Usernames and passwords have been with us for a very long time, and many people think that their time has come and gone. I won’t rehash here all of the digital ink that has been spilled all over the Internet on the topic, but it is clear that a system that requires both a user and a server to share a secret--the password that goes with a username--has proven to be fatally flawed in the modern age. One major problem is the sheer number of passwords that any moderately active Web surfer has. Your only options are to insecurely reuse a few strong passwords; use easy to remember weak passwords; or use a password manager like LastPass, 1 Password, or any of the other myriad products.
And the nail in the password coffin is the near-weekly announcement of yet another hacking event that resulted in the loss of millions of login credentials, a failure of servers to keep their part of the secret. (If you haven’t already, I’d advise you to check out Troy Hunt’s have I been pwned? Web site and check out his blog post about the whole mess.)
Sure, two-factor authentication helps a bit with the security of user names and passwords, along with other proposed and implemented fixes. As often as not, those solutions simply add yet another potential point of failure when implemented poorly and increase the inconvenience of an already burdensome system on users.
Usernames and passwords are the shaky foundation of our security, and will be with us for a long time yet. But we’re long overdue to find a more secure and convenient replacement. One that is convenient and easy to use for all users, not just geeks.
SQRL is the Secure Quick Reliable Login system, pronounced “squirrel.” SQRL is “a comprehensive, easy-to-use, high security replacement for usernames, passwords, reminders, one-time-code authenticators . . . and everything else.” The last part is a bit bold, but SQRL looks to be an interesting proposal that would pretty much eliminate the need for usernames and passwords. It was invented by Steve Gibson of Gibson Research Corporation (GRC), of Spinrite hard-drive recovery software, the Security Now! podcast, the ShieldsUP! port scanning service, and various other free security tools and information fame.
The basic way that SQRL works is to present the user with a QR code that the user can either click or scan with a mobile QR reader. In either case, a client SQRL app--either a browser plugin or a mobile app--reads the code to provide the secure authentication service. The client then decrypts a secret master key, which it uses to generate a site-specific public/private key pair based on the master key and the site name. It then signs transaction tokens with the private key and provides the site with the public key so that it can authenticate and identify the user. After site registration, on all subsequent times the user goes to the site and authenticates, the SQRL client will use the same identifier so that the site knows that it is you and not someone else. Best of all, because the key is based on the site URL, it can’t be shared with any other site, adding an element of privacy.
The SQRL client is protected by a strong master password, the only one you need. But this password is never transmitted to any site and is not used as part of site authentication, so remains secure.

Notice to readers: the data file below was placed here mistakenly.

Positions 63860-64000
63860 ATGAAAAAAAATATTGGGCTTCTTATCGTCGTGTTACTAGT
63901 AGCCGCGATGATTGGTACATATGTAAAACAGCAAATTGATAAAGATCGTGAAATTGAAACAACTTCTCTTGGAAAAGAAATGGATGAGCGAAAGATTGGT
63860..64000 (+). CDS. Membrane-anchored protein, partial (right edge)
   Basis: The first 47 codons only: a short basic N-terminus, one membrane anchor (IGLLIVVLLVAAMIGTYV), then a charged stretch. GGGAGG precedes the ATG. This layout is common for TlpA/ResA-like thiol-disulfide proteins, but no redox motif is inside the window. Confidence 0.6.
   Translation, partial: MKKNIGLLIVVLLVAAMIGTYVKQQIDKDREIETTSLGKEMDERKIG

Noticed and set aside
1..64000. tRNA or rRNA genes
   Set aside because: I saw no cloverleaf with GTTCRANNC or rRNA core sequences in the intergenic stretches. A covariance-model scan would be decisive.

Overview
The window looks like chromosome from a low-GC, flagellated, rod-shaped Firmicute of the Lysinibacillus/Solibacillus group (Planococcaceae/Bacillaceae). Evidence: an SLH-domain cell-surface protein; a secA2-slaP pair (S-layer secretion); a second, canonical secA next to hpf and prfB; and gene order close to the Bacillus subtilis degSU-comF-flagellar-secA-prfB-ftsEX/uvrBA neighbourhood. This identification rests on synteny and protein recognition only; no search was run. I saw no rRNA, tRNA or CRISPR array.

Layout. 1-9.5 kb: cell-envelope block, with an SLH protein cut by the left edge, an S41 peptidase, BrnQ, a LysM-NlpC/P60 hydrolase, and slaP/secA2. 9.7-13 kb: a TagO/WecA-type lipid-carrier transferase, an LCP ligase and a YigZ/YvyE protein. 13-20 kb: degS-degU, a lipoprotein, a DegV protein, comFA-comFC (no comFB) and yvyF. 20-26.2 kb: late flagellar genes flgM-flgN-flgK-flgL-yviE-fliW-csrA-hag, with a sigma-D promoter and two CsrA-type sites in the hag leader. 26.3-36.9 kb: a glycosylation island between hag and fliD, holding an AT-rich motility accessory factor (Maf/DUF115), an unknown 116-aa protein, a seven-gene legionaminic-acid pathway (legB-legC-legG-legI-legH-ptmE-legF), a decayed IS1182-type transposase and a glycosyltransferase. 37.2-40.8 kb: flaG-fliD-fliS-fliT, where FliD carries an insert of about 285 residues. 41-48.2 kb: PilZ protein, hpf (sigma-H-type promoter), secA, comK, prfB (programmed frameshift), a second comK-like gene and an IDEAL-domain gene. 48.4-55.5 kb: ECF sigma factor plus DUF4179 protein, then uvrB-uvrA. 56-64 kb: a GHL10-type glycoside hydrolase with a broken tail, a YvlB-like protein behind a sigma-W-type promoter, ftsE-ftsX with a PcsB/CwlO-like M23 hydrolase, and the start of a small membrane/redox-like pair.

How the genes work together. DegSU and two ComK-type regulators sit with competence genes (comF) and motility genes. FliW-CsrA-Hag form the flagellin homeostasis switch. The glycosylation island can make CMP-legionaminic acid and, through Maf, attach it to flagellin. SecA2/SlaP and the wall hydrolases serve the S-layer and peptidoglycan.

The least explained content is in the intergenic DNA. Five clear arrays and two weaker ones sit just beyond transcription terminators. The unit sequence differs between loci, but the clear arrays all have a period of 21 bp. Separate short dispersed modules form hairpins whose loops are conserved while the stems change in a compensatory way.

One nice feature of SQRL, one that will help in its adoption and acceptance, is that it can be used side-by-side with usernames and passwords as a transition strategy. The figure below shows how this can work; I captured this image from Gibson’s SQRL demo page. The user can click or scan the QR code, or enter a traditional username or password. If you visit the page, you’ll need a SQRL client plugin or extension installed and configured before you can authenticate with SQRL. Gibson has created a Windows client, and there are other implementations that other people are building for many platforms. There is a very out-of-date ASP.NET MVC implementation that hasn’t seen activity in a year; I’ve been trying to contact the developer to possibly kickstart the project, but so far without luck.
I don’t have nearly enough room here to explain SQRL, but you can find all the details on Steve Gibson’s Gibson Research Corporation’s SQRL pages. SQRL fanboi Ben Cooper has created a nice SQRL - An Illustrated Guidesite that lays out how it works in a format more approachable than the GRC pages, although in lighter detail. And there is a growing body of resources available for SQRL.
A caution about other SQRL resources you’ll find with a GoogleBing search: Gibson originally proposed the idea in a series of three Security Now! podcastsback in October 2013. The specification has aged and matured significantly since then as he and the security community hammered on the details, turning it into something much better, secure, and convenient. There was a flurry of discussion about SQRL in online articles, blog posts, and forums after the announcement, many of which raised valid issues, most if not all of which have since been satisfactorily resolved. So be careful of any writings earlier than late 2014; they are all based on an out of date specification and certainly didn’t have the benefit of even a proof of concept implementation.
There are a lot of details to SQRL. I urge you to explore the links and resources I’ve included in this article before judging whether it is a worthy technology. So far, in this very early stage of implementation, it seems solid, but only time will tell if the implementations, particularly on the client side, can be streamlined and simplified enough for non-geek users to use effectively. And just how seamlessly SQRL can be integrated on servers.
It will take some time for any username/password replacement technology to gain acceptance, but SQRL seems to have as good a chance as any. We need something!